Cup goalies have won respect

CHICAGO -- The masked men at opposite ends of the ice for the Stanley Cup finals between the Boston Bruins and Chicago Blackhawks have taken different paths in getting to this point.

The one common aspect between the Bruins' Tuukka Rask and the Blackhawks' Corey Crawford is both have played extremely well to help their teams reach the finals. When the puck drops for Game 1 Wednesday night at United Center, each goaltender will be focused on stopping the puck and not what the guy at the other end of the ice is doing in his crease.

Unlike the verbal battle between former Bruins goalie Tim Thomas and Vancouver Canucks netminder Roberto Luongo during the 2011 Cup finals, Rask and Crawford have done plenty of tire pumping already.

"He's good," Crawford said of Rask during Tuesday's media day. "To get to this point, you have to have a guy in net who's playing well. He's a guy who's really athletic. He's quick on rebounds. He's a good goaltender, but I'm thinking about what I have to do and about their shooters, their players, their tendencies."

Rask's comment on Crawford was a little more direct.

"I think he's pretty good. He's here, right? That's it," Rask said.

Statistically, they're pretty much equals during the Stanley Cup playoffs. Rask is 12-4 with a 1.75 goals-against average, a .943 save percentage and two shutouts. Crawford is 12-5 with a 1.74 GAA, a .935 save percentage and one shutout.

Like most Stanley Cup finals, this series should come down to goaltending. During media day, players from both teams praised the opposing goaltender. With all the glowing sentiments, one would never know the Bruins and Blackhawks were ready to face off in the Cup finals.

"He's been awesome," the Blackhawks' Michal Handzus said of Rask. "You can see the [series] shutout against Pittsburgh and obviously we've got to shoot the puck. We won't score if we don't shoot the puck. We need all the traffic in there and need to try to get inside.

"It was the same way when we played L.A.; [Jonathan] Quick is a great goalie. We started our first game with 17 shots in the first period, but everything was from outside, and he had an easy time with it. We kept saying we need to get inside, and that's what we need to do against Rask."

When the Vezina Trophy nominees were announced prior to the Stanley Cup playoffs, Rask and Crawford were not among the three finalists. Columbus' Sergei Bobrovsky, the Rangers' Henrik Lundqvist and San Jose's Antti Niemi were nominated for the award.

But it's Rask and Crawford in the Cup finals.

"I thought he had a great year the whole year; it's only about the playoffs," Handzus said of Rask. "The whole year he had Vezina Trophy numbers, and he's been great in the playoffs. Obviously, shutting down [Evgeni] Malkin and [Sidney] Crosby was a big thing, but I'm not surprised he's played this well."

Chicago defenseman Duncan Keith will lead the Blackhawks assault on Rask and the Bruins.

"The more shots we can throw at [Rask], the more chances we're going to have to score," Keith said. "It's just a matter of bearing down when we have chances. … we have our work cut out for us. We're just trying to get as many chances as we can."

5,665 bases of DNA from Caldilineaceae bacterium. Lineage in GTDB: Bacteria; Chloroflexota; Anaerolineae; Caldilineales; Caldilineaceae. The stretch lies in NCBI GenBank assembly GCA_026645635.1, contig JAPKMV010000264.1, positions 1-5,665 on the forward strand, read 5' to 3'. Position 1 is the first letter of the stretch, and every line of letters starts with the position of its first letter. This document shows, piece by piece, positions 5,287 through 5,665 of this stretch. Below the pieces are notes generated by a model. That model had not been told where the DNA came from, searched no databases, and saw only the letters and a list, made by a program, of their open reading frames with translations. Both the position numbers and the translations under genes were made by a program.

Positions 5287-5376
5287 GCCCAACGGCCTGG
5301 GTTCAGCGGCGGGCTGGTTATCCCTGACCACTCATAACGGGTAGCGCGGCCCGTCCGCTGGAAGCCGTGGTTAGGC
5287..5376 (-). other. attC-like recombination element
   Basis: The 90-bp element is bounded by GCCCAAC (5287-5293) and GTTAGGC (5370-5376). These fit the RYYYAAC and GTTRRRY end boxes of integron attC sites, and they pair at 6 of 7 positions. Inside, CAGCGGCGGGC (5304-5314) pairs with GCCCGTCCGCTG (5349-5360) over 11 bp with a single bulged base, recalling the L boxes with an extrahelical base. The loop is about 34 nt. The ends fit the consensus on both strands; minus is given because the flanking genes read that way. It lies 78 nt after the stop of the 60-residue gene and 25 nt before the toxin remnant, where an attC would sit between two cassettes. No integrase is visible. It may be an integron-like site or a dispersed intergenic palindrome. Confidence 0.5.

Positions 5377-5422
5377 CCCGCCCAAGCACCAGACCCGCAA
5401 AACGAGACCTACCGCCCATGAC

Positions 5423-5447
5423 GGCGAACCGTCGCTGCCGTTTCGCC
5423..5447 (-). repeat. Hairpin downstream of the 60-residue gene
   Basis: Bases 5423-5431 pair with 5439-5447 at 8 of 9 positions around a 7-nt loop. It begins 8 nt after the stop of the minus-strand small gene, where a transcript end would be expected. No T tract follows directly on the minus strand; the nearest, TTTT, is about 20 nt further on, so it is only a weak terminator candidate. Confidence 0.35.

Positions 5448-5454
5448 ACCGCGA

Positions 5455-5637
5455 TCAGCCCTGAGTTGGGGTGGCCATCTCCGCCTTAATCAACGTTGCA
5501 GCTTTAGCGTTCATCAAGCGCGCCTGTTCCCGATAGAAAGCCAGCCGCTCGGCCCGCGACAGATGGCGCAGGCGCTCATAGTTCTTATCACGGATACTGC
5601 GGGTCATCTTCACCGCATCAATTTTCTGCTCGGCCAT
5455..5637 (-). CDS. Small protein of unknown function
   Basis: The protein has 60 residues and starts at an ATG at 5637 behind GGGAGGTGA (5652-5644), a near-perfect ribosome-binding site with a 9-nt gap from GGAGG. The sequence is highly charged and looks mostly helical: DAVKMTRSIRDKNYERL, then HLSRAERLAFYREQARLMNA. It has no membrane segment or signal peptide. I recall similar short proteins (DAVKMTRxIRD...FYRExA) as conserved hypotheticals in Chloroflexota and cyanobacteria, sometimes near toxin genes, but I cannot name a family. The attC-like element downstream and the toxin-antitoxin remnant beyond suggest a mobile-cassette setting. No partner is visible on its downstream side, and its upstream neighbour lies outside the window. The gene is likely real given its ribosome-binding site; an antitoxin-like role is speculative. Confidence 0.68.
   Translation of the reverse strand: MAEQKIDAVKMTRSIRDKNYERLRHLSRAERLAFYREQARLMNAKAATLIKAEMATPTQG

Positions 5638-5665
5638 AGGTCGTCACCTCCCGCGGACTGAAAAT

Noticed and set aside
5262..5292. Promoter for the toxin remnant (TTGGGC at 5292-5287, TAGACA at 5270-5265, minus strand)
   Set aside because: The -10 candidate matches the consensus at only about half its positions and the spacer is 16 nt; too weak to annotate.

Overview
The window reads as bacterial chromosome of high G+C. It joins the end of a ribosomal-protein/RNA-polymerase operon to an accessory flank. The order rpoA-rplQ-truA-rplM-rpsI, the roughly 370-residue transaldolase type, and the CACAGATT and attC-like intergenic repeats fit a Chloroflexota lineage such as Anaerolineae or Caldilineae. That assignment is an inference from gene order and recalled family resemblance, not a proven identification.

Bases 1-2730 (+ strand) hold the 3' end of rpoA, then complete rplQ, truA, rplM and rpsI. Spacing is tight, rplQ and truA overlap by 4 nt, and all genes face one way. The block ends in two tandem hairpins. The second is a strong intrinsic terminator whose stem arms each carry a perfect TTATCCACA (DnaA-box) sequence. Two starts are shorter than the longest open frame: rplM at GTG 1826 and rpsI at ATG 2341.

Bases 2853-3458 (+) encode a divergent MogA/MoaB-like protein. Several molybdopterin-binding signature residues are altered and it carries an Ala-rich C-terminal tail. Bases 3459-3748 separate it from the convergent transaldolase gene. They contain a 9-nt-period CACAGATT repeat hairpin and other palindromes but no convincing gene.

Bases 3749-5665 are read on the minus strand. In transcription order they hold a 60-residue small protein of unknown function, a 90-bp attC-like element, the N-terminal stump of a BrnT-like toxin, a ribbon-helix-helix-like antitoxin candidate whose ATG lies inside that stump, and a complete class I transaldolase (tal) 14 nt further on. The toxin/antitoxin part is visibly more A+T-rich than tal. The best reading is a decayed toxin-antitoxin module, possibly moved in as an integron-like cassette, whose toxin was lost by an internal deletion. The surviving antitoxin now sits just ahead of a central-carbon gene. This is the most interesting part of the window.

While the Bruins had their goaltender succession plan in place for when Thomas' contract expired after this season, Boston needed to jump-start that plan after the two-time Vezina winner placed himself in a personal exile that ultimately led the Bruins to trade his rights to the New York Islanders.

Rask has been waiting for this opportunity, and he hasn't disappointed.

"[The Bruins] play such a great team game, and they give [Rask] a lot of opportunities to see pucks," Blackhawks defenseman Brent Seabrook said."He fights. He battles. He works hard in the net. We're going to have to make life tough on him with lots of pucks to the net and getting bodies there."

When Chicago won the Stanley Cup in 2010, Crawford was watching from the stands as a black ace. The Blackhawks were forced to break up that title team prior to the following season, and that included Niemi, who signed with the Sharks as a free agent. That opened the door for Crawford and he's helped Chicago earn a postseason berth each season since Niemi's departure.

"I think he's been great," Seabrook said of his netminder. "He's had a lot to overcome, whether it's been fighting for position or fighting for jobs. He's kept his composure, and he's worked really hard.

"He's worked himself to be one of the top goalies in the league. It's been great to see him grow."

Bruins forward Brad Marchand, who increased his offensive output in the conference finals against the Penguins, realizes the challenge the Bruins will face against Crawford. Boston's advantage, however, is its mentality of crashing the net with reckless abandon, which is something Crawford hasn't experienced yet in the playoffs. The Kings did a good job of getting traffic in front of Crawford in the Western Conference finals, but the Bruins will bring a lot more than the Kings did.

"You look at his stats all year and how he's played in the playoffs and he's a great goalie," Marchand said. "So we have to get bodies in front of him and, hopefully, we can get off a few lucky shots."